AF’s Weblog

February 17, 2010

Spectrasonics Trilogy is Dead: Long Live Trilian!

Spectrasonics Trilian Software Review

Spectrasonics has been living a love story with bass guitars for sixteen years. A long time before Omnisphere, Stylus and the famous Distorted Reality, one of the first products developed by Eric Persing and his team was Bass Legends – a sample bank CD dedicated to three of the most renown bass players on earth: Marcus Miller, John Patitucci and Abraham Laboriel.

When it comes to virtual bass, the manufacturer struck a decisive blow in 2002 with Trilogy. Based on the UVI Engine from Ultimate Sound Bank (the same audio engine used on Plugsound and MOTU’s MachFive) and an enormous sample bank (for those days: 3 GB), Trilogy quickly became the market’s reference in its category. The reasons for its success were the careful and accurate sampling and the huge sound it provided – Spectrasonics’ hallmark – but, above all, a versatility competitors couldn’t keep up with. Modern, vintage, acoustic, electric, or synth bass sounds combined with finger, pick and slap playing techniques: it had just about everything, including a wonderful double bass. There were people who preferred the sound character of the Quantum Leap Hardcore Bass (vintage to distorted sharp sounds adequate for rock, industrial and big beat music) or Scarbee’s detailed and plastic bass sound, yet there was no choice but to accept that no competitor could offer such versatility/quality ratio as Trilogy did. However useful to program convincing bass parts (thanks to the True Staccato programs that provide hold notes for the four lowest octaves and staccato notes for the four higher octaves in the same patch), Trilogy wasn’t perfect: some criticized its lack of character while others didn’t like the “oversized” sound of the instruments, which was stunning for solo parts but too big for a full mix…

When compared to the latest Scarbee or Pettinhouse products, it’s obvious that Trilogy cannot conceal its age, from a technical point of view. That’s why we are very happy to welcome Trilian.

Big Mama

Spectrasonics Trilian

The good news is Trilian’s sound bank includes more than 21,000 samples, which is about ten times as much as its predecessor. Apart form all the samples included in Trilogy, which guarantee full compatibility with your previous projects, you also get a plethora of new instruments for a total of 1,290 patches! It has every possible electric bass, from Fender to Music Man, Yamaha, Epiphone, Lakland, and Fodera; the synth bass category increased to 333 sounds taken from the best synthesizers of the last 50 years: Novation Bass Station, Yamaha CS-80, Cwejman Modular, Moog Minimoog, Little Phatty, Voyager & Taurus, Korg MS-20, Oberheim, ARP 2600, Roland Juno 60/106, Waldorf Pulse, DSI Mopho & Tetra, Roland TB-303, SH-101, Metasonix KV-100 Assblaster, SE-1, Omega, ATC-1, etc. And that’s it? Not quite! Spectrasonics also added a Chapman stick plus all instruments included in its good old Bass Legends, as well as – we kept the best for last – two new double basses that got special attention from the manufacturer with up to twelve velocity layers, 6x round robin and an absolutely jaw-dropping sound.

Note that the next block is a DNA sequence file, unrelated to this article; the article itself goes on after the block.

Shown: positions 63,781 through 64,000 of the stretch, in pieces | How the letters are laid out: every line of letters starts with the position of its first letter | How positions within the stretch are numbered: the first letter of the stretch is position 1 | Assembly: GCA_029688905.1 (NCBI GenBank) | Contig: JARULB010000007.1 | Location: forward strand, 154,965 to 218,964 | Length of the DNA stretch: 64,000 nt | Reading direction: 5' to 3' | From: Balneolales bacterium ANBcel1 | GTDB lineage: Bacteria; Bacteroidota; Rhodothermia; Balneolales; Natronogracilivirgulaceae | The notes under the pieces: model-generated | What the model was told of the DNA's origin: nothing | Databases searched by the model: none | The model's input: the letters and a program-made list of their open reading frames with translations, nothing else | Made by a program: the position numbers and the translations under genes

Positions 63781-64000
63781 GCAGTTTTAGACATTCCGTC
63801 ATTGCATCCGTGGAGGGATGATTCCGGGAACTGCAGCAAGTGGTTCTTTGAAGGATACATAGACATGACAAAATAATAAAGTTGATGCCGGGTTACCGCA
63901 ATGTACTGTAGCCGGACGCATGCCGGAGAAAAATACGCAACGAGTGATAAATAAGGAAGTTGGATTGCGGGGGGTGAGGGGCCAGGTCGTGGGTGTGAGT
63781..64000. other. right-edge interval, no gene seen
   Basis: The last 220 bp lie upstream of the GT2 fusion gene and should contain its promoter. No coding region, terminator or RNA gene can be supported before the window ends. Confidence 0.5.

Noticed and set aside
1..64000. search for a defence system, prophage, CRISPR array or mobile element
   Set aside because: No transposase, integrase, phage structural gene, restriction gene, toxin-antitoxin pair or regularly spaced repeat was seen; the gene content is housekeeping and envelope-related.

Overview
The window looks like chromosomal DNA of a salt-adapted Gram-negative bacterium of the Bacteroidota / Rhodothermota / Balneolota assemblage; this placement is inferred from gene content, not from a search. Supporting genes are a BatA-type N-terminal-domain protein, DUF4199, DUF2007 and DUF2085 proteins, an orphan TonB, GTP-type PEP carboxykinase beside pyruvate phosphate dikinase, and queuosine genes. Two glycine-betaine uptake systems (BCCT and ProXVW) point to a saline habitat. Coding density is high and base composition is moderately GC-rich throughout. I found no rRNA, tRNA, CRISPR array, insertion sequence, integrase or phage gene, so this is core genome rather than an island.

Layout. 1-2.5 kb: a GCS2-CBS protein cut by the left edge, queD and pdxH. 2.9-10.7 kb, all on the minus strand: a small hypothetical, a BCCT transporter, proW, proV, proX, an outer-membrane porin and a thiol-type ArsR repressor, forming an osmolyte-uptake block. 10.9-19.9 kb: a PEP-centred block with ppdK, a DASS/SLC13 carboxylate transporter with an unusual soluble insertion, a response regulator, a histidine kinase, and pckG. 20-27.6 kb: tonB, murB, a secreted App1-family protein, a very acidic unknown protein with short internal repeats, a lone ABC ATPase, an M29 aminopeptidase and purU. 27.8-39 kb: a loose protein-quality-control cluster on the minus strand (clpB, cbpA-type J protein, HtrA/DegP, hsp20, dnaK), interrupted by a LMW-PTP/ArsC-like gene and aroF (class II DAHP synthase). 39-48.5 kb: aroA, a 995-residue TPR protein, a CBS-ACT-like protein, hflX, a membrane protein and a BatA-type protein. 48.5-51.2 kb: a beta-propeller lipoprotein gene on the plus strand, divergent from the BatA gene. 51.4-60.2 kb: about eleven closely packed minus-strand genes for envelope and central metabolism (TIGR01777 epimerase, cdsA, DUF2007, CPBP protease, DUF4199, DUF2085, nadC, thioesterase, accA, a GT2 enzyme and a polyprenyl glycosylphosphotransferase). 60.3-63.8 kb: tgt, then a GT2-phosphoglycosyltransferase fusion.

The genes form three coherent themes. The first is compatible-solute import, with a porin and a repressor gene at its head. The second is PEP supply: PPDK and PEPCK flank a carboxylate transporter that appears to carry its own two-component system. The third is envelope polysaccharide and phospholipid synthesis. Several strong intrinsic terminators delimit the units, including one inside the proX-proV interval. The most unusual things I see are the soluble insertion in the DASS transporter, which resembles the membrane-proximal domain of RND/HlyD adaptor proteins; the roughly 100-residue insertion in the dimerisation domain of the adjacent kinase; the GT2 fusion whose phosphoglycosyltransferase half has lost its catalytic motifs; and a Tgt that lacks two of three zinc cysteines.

Now let’s take a closer look…

Conclusion

Based on our previous experience with Omnisphere and Trilogy, Trilian is indeed the killer tool we were expecting. Besides the absolutely perfect sample material and its huge editing and processing possibilities, Trilian’s main assets are its amazing versatility and affordable price. True, Native instruments offers Scarbee basses for €89 each providing the same quality as Spectrasonics. But you only get one bass model recorded either via a DI box or an amp. With Trilian you get numerous bass models recorded via a DI box and an amp, a comprehensive bass synth library, a Chapman stick, a double bass, a fretless bass, etc. This software has no direct competitor on the market. Period.

The fact that Trilian works perfectly with Stylus RMX and Omnisphere makes it a must-have for certain musicians. As a former Trilogy user – and lover – I can honestly say that the quality of both programs cannot be compared (Trilogy is eight years older…).

The only con Trilian has are its very high system requirements. You can always lower the quality of the patches or use the the freeze function of your host sequencer if your system is not powerful enough, but it’s still a bit perplexing to see a bass take up so much system resources…

Nonetheless, Mr Persing and his team stroke a decisive blow once again and it will be very difficult to try to compete with them considering the price of the product…

Advantages:

  • Very comprehensive bass library
  • DI box and amp sound
  • All articulations that were missing in Trilogy to create authentic bass parts (hammers, slides, etc.)
  • Round Robin function
  • Overall sound quality
  • Editing and processing possibilities
  • Integration in Omnisphere and Stylus
  • Wonderful double bass
  • Chapman stick – a rarity
  • Affordable price

Disadvantages:

  • Too complex for people looking for a simple bass sound
  • (Too) high system requirements
  • HTML user’s manual without any information on how to program the software

To read the full detailed article see: Trilian Review

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